DCSIMG

Growing concerns over weeds at Pinewoods

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The conservation group which works to protect the Pinewoods is looking at drastic new measures to prevent the spread of invasive weeds in the historic woodlands.

In recent years volunteers have painstakingly removed Himalayan balsam from the woodlands by hand however this year for the first time the group has called on professionals to help.

Chair of the Pinewoods Conservation Group, Neil Hind said: “Himalayan balsam and other invasive weeds have become a major problem for the Pinewoods.

“Current efforts to deal with the various species including Balsam and Japanese knotweed are not working so we need a new strategy.”

The conservation group has enlisted the help of firm Invasive Weed Management to tackle the problem and are working with other local groups including Open Country and Horticap.

To prevent the weeds returning the group will replant rising native wildflowers - the scheme is expected to take around three years to heavily reduce, if not eradicate, balsam from the Pinewoods and cost around £10,000.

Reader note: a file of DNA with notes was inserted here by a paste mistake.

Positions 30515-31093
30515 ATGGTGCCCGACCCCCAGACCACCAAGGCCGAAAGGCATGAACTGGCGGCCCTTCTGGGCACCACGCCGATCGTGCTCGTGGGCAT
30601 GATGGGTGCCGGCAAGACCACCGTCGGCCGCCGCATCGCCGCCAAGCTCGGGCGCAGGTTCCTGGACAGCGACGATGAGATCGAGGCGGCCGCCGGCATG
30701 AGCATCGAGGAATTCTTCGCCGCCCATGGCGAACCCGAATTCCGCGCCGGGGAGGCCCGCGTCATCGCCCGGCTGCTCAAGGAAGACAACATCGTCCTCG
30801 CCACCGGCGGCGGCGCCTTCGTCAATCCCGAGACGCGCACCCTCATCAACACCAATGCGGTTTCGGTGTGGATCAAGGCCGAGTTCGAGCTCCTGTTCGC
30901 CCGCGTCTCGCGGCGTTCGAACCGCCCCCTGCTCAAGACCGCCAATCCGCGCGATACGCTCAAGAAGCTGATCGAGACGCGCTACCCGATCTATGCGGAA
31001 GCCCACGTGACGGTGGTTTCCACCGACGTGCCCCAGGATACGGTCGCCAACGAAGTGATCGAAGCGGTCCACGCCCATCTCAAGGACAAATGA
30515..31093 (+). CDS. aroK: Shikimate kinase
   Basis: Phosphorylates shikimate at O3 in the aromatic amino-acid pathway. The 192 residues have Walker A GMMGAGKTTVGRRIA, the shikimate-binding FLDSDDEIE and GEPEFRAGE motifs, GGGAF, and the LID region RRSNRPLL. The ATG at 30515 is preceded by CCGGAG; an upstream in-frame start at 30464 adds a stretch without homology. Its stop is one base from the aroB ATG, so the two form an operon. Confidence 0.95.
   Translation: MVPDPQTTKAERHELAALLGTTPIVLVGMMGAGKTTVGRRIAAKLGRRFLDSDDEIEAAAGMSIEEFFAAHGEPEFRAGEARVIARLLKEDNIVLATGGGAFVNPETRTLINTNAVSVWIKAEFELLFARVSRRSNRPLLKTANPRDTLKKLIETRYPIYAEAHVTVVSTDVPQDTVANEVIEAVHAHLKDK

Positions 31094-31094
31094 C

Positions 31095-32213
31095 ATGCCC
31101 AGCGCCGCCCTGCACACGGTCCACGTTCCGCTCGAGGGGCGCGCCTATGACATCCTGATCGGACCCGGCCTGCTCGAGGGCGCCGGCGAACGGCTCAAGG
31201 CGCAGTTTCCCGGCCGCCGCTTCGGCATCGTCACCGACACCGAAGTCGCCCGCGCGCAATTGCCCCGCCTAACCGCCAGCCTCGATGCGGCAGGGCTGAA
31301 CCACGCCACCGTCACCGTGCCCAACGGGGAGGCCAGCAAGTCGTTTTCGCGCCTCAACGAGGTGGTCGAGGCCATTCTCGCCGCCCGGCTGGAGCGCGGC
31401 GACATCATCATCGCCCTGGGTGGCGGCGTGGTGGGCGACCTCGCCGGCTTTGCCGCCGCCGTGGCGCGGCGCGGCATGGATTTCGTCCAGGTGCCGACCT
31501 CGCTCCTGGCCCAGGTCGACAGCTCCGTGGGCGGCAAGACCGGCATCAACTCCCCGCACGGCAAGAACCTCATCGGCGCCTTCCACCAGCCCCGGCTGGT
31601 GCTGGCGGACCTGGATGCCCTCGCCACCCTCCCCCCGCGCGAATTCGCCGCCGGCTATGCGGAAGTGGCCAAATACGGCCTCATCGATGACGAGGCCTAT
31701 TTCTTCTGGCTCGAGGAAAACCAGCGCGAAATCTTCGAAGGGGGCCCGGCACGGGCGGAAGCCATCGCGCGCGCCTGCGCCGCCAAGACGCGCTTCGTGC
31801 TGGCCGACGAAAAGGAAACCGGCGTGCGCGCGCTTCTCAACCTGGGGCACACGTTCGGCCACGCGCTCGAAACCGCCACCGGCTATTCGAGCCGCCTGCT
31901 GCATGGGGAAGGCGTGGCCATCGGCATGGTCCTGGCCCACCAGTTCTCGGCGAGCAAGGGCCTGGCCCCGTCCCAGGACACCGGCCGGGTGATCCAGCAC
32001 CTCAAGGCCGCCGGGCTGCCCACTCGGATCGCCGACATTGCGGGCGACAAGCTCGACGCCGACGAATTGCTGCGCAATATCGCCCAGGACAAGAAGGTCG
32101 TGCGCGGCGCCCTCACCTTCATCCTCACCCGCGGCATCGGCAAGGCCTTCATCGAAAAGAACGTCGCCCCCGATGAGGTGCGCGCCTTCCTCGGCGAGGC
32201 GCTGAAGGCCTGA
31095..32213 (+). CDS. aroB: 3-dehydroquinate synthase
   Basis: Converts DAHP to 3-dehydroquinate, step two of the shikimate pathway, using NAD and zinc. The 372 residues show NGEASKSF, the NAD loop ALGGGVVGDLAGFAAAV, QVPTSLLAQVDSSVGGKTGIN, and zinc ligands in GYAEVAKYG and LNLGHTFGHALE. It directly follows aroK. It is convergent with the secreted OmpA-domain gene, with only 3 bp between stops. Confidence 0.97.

Mr Hind added: “New fund raising activities will start almost immediately to allow us to seriously tackle balsam and replant with native species. We will be adding the new project to our website where people will be able to track progress and we will appreciate views and feedback from others.”

Roy Smith has been involved with the Pinewoods Conservation Group for 12 years. He said: “We have realised balsam is a bully and other plants don’t stand a chance. It is increasing year on year and it is hard to clear it.

“It is hard to find the volunteers, it is tough work.”

The group say the pesky plant is spreading to the Valley Gardens and that they have spotted the dreaded Japanese knotweed in the Pinewoods.

Carolyn Rothwell from the Harrogate District Biodiversity Action Group said: “We planted hundreds of wild flowers which were there one year but gone the next because of the balsam. It just over takes everything.

“A lot of bee groups like the balsam, so the biodiversity group want something planted in place which is suitable all year round.”

Harrogate Borough Council said it is aware of the Japanese knotweed and is tackling the problem.

A spokesman said: “There are some very small clumps of Japanese knotweed, and we have it under control.

“It has to be dealt with properly and carefully and we are taking the measures to control the weed.”

 

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